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HCI, InfoVis, Tech

Response to […perception for design] by Colin Ware

The chapter “Lightness, Brightness, Contrast and Constancy” offers us an interesting insight into normal visualization. For example, in a gray-scaled graph where the gray levels denote certain values or meanings. It is likely that our reading differs from place to place because how gray one pixel is is perceptually affected by the surrounding pixels. Another analogous example would be if you want to appear taller you stand with the shorter. Part of it looks like against graphical integrity. But mostly we do not even realize such effects (e.g. simultaneous contrast) are affecting our visualization. One solution to this problem would be using more than one visual variables. For instance, in a gray-scaled graph we can use texture (scattered vs. dense) to compensate for the effect we mentioned above.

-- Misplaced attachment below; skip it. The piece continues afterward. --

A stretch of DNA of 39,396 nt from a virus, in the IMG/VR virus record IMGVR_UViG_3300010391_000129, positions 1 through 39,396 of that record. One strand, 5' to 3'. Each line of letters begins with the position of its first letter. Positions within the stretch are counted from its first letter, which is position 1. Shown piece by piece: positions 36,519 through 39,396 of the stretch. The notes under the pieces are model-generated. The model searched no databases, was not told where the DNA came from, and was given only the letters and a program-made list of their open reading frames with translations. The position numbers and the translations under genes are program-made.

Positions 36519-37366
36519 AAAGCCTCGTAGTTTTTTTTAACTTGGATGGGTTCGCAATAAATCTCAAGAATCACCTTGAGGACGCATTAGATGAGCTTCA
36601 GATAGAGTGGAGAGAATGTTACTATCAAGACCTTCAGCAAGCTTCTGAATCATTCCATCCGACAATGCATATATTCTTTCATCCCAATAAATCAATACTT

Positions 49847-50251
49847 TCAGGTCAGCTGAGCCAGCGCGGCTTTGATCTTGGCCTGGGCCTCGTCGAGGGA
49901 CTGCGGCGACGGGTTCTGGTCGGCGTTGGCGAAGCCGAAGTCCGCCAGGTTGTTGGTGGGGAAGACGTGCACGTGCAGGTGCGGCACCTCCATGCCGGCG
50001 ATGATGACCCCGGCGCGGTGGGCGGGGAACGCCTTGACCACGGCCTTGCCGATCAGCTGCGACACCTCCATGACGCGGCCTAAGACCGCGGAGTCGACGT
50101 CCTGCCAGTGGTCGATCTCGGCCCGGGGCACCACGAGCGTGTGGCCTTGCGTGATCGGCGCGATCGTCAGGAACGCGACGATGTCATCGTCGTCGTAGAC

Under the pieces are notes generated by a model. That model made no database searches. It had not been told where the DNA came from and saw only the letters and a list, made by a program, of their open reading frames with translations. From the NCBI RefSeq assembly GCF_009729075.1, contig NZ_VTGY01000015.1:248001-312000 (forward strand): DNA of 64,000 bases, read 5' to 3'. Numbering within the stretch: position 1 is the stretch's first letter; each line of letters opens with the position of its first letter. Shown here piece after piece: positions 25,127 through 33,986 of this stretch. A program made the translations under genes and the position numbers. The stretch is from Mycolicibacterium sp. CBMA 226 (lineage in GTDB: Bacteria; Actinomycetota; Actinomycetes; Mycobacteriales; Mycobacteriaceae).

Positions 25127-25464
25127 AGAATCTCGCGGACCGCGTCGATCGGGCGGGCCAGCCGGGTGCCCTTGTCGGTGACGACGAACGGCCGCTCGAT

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About Xiang 'Anthony' Chen

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